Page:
Femme Fatale

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Whatever she did, be glad it wasn't to you[1]
"They’re the kind of dames who can wear floor-length gowns and look completely naked. The kind with hair piled up on their head like compliant serpents, or falling down in smooth lustrous waves. Dames with hard faces and mocking smiles and eyes that sized you up and found you wanting . . . but you’d do, for now."
James Lileks, The Bleat for February 7, 2003

The morally ambiguous Femme Fatale is the typical client in a Hardboiled Detective story. You know the type. Dressed all in black with legs up to here, she slinks into the PI's office, holding a cigarette on a long, long holder, saying "Oh, Mr. Rockhammer, you're the only one who can help me find out who killed my extremely wealthy husband." Did she do it? Do I care? Where'd that saxophone music come from? Whatever her story is, whether she did it or not, she's definitely keeping some secrets.

The Femme Fatale is sexy and she knows it. Made famous by Film Noir and hard-boiled detective stories, the Femme Fatale manipulates and confuses the hero with her undeniable aura of sexiness and danger. He knows that she's walking trouble and knows much more about the bad guys than she should, but damn it if he can't resist her feminine wiles.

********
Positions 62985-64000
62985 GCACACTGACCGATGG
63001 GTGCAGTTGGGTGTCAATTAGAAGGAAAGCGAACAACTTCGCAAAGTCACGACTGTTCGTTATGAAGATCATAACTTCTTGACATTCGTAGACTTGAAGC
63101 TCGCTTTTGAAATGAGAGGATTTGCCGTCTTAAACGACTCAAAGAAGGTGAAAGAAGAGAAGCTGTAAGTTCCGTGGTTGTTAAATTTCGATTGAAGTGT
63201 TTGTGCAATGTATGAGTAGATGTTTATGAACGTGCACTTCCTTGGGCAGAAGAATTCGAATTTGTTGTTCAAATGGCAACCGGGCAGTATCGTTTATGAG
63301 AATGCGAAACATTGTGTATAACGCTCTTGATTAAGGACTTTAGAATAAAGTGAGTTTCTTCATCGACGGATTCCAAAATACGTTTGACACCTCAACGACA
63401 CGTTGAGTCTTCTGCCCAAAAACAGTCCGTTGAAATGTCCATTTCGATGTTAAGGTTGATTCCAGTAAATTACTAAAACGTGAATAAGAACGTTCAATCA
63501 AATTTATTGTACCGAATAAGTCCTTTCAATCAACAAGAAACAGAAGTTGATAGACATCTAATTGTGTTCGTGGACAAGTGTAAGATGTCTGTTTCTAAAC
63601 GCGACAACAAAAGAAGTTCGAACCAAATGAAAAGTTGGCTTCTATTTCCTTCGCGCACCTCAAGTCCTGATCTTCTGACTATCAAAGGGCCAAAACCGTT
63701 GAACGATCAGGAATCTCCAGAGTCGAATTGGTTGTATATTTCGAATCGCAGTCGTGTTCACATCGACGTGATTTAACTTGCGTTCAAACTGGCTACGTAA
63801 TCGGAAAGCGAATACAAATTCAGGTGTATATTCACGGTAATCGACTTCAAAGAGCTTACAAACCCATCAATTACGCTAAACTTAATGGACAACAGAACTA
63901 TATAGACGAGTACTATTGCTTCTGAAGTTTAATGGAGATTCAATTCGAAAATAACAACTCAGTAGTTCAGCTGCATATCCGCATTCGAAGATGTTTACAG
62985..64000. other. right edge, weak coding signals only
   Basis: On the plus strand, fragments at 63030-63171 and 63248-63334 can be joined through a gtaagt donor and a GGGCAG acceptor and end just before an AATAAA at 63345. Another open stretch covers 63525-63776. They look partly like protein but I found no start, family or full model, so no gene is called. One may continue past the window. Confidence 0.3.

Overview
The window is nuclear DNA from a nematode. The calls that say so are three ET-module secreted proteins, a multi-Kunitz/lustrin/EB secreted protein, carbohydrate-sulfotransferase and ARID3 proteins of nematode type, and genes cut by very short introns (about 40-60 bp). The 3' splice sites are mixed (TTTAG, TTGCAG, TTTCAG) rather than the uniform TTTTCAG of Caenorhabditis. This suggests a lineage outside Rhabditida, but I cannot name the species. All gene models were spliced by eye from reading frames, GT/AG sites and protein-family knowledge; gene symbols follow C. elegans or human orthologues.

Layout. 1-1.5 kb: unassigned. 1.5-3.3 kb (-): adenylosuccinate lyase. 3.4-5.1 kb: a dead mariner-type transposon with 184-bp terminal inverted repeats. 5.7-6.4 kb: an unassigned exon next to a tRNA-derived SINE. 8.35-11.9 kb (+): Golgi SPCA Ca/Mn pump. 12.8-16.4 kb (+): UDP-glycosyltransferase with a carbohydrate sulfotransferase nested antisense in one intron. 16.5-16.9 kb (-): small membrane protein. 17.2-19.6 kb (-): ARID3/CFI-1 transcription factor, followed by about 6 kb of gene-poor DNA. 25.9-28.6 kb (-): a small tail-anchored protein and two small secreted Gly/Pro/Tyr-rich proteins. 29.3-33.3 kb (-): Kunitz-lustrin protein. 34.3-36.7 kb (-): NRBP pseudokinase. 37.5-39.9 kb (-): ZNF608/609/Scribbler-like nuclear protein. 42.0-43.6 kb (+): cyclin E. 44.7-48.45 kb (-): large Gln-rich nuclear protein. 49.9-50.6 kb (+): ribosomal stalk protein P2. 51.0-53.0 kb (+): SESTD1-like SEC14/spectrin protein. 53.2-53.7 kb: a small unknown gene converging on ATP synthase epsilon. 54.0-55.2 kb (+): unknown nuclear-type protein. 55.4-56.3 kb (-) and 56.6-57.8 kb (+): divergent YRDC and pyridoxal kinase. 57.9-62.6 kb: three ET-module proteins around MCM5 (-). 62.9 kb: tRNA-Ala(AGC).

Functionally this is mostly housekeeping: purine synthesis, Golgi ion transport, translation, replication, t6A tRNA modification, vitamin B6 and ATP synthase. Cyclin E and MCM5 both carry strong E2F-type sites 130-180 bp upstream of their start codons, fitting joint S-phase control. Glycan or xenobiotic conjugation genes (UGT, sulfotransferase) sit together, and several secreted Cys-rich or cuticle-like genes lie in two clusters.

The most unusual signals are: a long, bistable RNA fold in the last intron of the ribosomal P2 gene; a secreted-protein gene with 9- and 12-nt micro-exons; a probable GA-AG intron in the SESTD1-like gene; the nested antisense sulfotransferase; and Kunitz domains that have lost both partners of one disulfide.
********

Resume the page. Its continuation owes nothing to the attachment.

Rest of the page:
Unlike the virginal and sweet Damsel in Distress (or Action Girl with a similarly gentle attitude), the Femme Fatale exploits with everything she's got to wrap men around her finger. However, Status Quo Is God, so by the end of the story, the Femme Fatale must either be reformed by the hero to the side of good and lose much of her appeal in the process, or be outwitted by him to her doom.

If the Femme Fatale is vying for the hero's romantic attentions, she will almost never win because of her illegal and low means of beating out her sweeter and purer rival, and the hero will decide that she's not worth the trouble she causes. This remains true even if she becomes a reformed character.